Local News

Saturday, Nov 16 2013 09:00 PM

JFK 50 YEARS LATER: Californian archives capture Kern County's grief

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    By Henry A. Barrios / The Californian

    The Californian's front page on Nov. 22, 1963.

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    By Henry A. Barrios / The Californian

    The Californian's front page on Nov. 23, 1963.

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    By Henry A. Barrios / The Californian

    More Californian coverage of President John F. Kennedy's assassination, this from Nov. 23, 1963.

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    By Henry A. Barrios / The Californian

    The Californian's local coverage of events surrounding President John F. Kennedy's assassination.

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    By Henry A. Barrios / The Californian

    Continuing Californian coverage of President John F. Kennedy's assassination, this from Nov. 25, 1963.

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BY STEVEN MAYER Californian staff writer smayer@bakersfield.com

"Someone shot the president!"

These and similar words were on the lips of millions of Americans on the afternoon of Friday, Nov. 22, 1963, when the news flashed across the airwaves that President John F. Kennedy had been fatally wounded by gunfire in Dallas.

The 50-year-old archives of The Bakersfield Californian make it clear that Kern County residents reacted much like other Americans -- with expressions of confusion, disbelief, anger and sorrow.

"The entire Bakersfield community is as shocked as any community in America," then-Mayor Gene Winer told reporters. "Certainly we all feel deeply for the president's immediate family."

Soon after the news broke, many local Catholics converged on their parish churches to pray for the nation's first Catholic president and his family -- and for a nation in crisis. The same afternoon, students at St. Francis School took part in a Rosary service at the Pine Street campus.

This reporter, a young third-grader at St. Francis that year, was among them.

State Sen. Walter Stiern, whose district included Kern County, called the murder of the president "the Dallas outrage," a tragedy that "took a brilliant, outstanding American at the peak of his career."

Businesses in parts of downtown Bakersfield came to a halt as waitresses, salesmen, store clerks and customers stood rooted to the spot, listening as radio reports continued to stream in. Many had tears falling from their eyes as the worst was confirmed: The president was dead.

In Lamont, Faye Gribble, superintendent of the local school district, said children and teachers reacted with shock at the news. Flags were lowered to half-staff, and even kindergarten children, she said, seemed to grasp the terrible significance of the news, though they could not fully comprehend it.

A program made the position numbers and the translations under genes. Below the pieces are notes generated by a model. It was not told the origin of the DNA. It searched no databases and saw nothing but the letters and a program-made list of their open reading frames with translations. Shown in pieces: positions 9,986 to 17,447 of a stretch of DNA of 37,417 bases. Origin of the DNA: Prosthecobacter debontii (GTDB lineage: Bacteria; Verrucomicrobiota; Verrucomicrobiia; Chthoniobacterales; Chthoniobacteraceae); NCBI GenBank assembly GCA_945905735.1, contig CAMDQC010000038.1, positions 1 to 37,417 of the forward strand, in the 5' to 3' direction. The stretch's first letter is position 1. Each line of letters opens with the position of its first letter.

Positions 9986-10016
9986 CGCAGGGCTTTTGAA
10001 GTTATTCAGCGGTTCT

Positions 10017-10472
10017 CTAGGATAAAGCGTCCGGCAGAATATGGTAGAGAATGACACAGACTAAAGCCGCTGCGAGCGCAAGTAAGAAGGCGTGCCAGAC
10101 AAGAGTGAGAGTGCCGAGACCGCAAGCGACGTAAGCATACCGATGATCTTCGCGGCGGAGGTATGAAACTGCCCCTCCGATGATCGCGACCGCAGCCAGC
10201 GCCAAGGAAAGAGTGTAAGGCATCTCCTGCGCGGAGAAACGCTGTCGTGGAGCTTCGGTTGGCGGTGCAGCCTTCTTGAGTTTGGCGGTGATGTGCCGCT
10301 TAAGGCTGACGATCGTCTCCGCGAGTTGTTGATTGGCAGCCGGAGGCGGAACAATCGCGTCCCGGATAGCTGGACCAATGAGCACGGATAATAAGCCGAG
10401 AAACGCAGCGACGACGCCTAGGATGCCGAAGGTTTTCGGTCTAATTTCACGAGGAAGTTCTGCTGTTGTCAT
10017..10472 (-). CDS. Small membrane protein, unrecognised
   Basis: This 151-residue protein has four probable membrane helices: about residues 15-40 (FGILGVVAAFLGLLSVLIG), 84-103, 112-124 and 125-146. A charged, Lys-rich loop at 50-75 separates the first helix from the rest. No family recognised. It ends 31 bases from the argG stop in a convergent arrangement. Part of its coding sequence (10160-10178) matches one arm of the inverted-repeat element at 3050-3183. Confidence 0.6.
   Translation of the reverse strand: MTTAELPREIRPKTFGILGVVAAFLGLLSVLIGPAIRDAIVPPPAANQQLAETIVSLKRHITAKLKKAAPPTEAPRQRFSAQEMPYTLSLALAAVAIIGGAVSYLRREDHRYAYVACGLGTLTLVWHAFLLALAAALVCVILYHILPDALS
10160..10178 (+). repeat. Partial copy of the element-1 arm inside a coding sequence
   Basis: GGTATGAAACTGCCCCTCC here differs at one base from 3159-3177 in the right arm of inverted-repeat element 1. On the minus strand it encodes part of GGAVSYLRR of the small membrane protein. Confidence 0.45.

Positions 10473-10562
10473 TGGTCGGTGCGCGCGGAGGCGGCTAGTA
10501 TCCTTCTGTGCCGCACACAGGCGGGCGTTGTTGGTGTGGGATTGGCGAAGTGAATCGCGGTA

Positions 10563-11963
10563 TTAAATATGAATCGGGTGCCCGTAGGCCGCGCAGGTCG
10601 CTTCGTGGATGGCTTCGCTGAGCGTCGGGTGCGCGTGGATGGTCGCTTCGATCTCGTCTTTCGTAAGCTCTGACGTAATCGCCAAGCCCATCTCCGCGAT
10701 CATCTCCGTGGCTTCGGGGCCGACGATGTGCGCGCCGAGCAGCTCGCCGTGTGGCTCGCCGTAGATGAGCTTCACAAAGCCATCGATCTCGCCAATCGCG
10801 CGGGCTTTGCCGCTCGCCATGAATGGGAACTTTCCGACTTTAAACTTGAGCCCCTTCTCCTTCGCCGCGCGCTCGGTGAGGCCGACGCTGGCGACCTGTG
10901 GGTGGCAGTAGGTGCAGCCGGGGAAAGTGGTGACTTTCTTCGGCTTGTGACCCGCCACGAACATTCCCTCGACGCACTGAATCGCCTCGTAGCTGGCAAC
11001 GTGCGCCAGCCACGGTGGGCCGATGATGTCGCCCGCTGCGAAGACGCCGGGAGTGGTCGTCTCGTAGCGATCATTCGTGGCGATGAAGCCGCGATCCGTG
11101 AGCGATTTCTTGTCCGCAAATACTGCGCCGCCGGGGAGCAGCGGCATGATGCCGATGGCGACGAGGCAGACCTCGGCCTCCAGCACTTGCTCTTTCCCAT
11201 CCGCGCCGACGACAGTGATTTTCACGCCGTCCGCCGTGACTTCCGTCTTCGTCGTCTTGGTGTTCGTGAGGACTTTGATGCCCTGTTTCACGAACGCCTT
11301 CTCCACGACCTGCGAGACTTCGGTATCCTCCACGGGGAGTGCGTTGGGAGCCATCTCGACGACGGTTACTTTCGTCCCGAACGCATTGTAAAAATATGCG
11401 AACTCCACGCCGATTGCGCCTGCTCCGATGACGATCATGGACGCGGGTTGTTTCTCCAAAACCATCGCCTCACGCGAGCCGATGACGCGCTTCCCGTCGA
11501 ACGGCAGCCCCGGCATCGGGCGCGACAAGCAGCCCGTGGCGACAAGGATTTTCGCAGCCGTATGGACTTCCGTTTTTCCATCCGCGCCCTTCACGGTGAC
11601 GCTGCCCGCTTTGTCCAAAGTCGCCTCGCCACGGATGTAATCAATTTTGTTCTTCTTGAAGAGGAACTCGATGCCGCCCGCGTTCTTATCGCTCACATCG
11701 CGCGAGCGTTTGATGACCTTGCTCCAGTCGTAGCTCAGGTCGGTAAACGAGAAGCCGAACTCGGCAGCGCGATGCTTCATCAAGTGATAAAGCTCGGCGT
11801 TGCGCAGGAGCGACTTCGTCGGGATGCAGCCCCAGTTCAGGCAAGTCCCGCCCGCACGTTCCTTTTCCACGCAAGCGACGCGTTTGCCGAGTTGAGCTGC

Sharp political differences seemed to lose their relevance.

The Rev. Ralph Bolick, executive secretary of the Greater Bakersfield Council of Churches, called Kennedy's assassination "a tragedy beyond words.

"While I have not always shared some of his political views," Bolick told The Californian, "I have had great admiration for his statesmanship and his willingness to risk his political and physical life in his fight for the rights of all mankind."

Bakersfield resident Dan Bennage said political differences must be settled by the ballot box, not at the end of a gun.

The assassination of the 35th president of the United States was certainly one of the most important national events since Japan's attack on Pearl Harbor 22 years before.

But Shauna Niederhauser, who lived on Primera Vista Drive in east Bakersfield, viewed it in more immediate and personal terms.

"It's the saddest thing I have ever heard," she said.

Some locals called for retribution against those responsible.

Their words were strangely prescient as two days after the shooting, accused assassin Lee Harvey Oswald was shot and killed by Dallas nightclub owner Jack Ruby while Oswald was being escorted to a car for transfer to the Dallas County Jail.

In the immediate aftermath of Kennedy's violent death -- an assassination that tragically echoed the murder of another American president nearly a century earlier -- Arvin High School Principal Edwin DeMello suggested Americans turn the lens inward, to examine the society we have created and the content of our own hearts.

"Certainly we are not as civilized as we often claim to be," DeMello said, "when this sort of thing can happen in our midst."

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